My wife, Marilyn Peters, a successful and respected trial attorney, was diagnosed with incurable, Stage IV stomach cancer in April 2014. Marilyn possessed all of the best traits we can strive for as humans—she was moral, compassionate, passionate, smart, inquisitive, honest, adventurous, sensitive, caring and loving. She was loyal to a fault to her family, friends and colleagues and was a mentor to and advocate for so many aspiring lawyers. She was the ultimate extrovert and cared deeply about the lives of those around her. She was never afraid to speak her mind and to fight against unfairness and hypocrisy. Despite the devastating news, Marilyn determined to battle the disease and to carry on her life day-to-day with dignity and grace. She continued to manage her career, enjoy every day with family and friends, care for her elderly mother, who died last December never knowing of Marilyn’s cancer, travel, ski, hike and practice yoga, while undergoing the debilitating treatments that cancer patients have to endure. She did not wallow in self-pity—she knew many family, friends and colleagues who had cancer—some of whom survived and others who did not. As a keen observer of everything going on around her, Marilyn saw the grim and anxious faces of the family and patients in the oncology waiting rooms awaiting fateful diagnoses or to be poked, prodded, scanned and poisoned in their efforts to battle this heinous disease. She knew she was not alone or singled out.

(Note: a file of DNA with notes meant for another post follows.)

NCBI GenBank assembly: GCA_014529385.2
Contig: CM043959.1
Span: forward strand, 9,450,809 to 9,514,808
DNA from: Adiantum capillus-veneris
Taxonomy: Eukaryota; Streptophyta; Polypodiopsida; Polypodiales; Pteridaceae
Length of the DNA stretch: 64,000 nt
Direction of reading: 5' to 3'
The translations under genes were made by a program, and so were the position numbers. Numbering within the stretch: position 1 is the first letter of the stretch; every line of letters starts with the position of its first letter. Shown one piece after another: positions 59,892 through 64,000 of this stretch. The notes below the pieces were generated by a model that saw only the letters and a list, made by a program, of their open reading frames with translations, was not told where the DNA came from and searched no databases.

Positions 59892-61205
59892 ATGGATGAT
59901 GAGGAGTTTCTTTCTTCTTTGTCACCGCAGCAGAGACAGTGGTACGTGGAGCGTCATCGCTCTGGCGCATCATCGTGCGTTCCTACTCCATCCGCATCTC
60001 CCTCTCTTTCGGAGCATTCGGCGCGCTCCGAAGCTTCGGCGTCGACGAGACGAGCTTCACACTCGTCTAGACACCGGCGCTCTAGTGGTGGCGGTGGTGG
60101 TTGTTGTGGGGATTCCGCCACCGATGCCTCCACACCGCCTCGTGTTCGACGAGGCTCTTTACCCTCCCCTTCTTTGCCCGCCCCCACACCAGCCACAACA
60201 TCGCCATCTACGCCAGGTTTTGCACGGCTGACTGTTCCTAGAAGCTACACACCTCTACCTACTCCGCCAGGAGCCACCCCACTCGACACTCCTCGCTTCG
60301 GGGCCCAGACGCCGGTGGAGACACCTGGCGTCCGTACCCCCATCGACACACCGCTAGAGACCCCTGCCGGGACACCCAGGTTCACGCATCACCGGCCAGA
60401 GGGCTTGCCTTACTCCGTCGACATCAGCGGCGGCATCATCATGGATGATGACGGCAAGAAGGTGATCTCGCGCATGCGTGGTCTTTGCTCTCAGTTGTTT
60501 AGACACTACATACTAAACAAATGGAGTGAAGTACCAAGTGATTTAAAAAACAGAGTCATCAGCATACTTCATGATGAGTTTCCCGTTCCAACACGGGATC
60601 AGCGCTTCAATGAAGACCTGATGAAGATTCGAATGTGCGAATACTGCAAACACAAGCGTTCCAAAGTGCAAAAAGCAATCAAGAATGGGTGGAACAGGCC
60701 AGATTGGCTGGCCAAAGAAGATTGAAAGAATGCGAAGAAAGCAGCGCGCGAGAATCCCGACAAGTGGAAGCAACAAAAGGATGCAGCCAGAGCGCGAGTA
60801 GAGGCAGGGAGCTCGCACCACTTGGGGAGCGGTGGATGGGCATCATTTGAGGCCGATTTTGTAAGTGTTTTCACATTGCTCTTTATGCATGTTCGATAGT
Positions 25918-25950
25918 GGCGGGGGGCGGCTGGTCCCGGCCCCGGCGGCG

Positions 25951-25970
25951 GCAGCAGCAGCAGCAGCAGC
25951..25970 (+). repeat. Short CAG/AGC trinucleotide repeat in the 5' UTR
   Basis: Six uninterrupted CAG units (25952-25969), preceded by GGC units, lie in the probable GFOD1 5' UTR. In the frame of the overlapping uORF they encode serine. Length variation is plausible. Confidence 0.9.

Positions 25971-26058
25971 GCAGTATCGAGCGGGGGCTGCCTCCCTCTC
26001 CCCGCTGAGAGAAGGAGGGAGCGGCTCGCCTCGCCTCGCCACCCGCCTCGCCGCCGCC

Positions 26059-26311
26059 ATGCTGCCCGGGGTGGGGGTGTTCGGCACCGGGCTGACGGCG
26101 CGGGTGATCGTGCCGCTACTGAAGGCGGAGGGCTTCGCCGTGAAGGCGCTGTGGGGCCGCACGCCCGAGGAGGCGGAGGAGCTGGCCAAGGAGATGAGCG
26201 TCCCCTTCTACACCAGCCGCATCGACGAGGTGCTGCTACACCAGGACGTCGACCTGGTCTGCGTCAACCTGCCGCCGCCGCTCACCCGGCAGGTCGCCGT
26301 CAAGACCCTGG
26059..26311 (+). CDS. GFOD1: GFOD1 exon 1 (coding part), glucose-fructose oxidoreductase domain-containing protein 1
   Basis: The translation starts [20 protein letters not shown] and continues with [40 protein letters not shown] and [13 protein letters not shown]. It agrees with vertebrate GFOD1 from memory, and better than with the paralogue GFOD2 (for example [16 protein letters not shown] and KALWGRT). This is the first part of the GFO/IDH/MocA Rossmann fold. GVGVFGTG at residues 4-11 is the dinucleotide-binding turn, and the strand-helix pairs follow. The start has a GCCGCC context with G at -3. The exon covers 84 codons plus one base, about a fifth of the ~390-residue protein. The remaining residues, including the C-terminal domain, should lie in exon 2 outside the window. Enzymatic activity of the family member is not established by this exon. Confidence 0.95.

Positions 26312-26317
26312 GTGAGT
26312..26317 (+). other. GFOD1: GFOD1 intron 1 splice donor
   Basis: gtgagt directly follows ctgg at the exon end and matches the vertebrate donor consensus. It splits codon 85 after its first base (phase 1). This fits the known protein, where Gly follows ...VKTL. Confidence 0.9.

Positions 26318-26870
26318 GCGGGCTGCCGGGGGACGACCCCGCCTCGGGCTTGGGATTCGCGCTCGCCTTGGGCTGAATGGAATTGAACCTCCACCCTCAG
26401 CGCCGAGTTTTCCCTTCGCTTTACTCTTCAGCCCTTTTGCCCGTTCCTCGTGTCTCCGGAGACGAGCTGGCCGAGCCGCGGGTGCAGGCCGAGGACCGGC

Our daughter, Sara, suggested that Marilyn write a blog of her experiences and Sara, a graphic designer, set it up. I believe the blog was intended to be personal—therapeutic for Marilyn. But soon I began to receive comments and emails from people who were reading her blog and remarking how honest, open, beautiful and inspirational it was and how much it impacted them emotionally.
Marilyn passed away on August 20, 2015. She dictated her last blog to her friend Judy the day before. Marilyn was lucid and in control to the end and in many tearful conversations told friends and family how much she loved them and that she was no longer afraid to die. None of us in her immediate family read her blog until after she died. While this may sound corny to some, but in the case of God v. Marilyn A. Peters, and despite God’s immense advantage, Marilyn did not lose, but rather reached a mutually agreeable settlement. Here is her blog.
Alan Greene, Marilyn’s best friend and devoted husband and law partner for 34 years.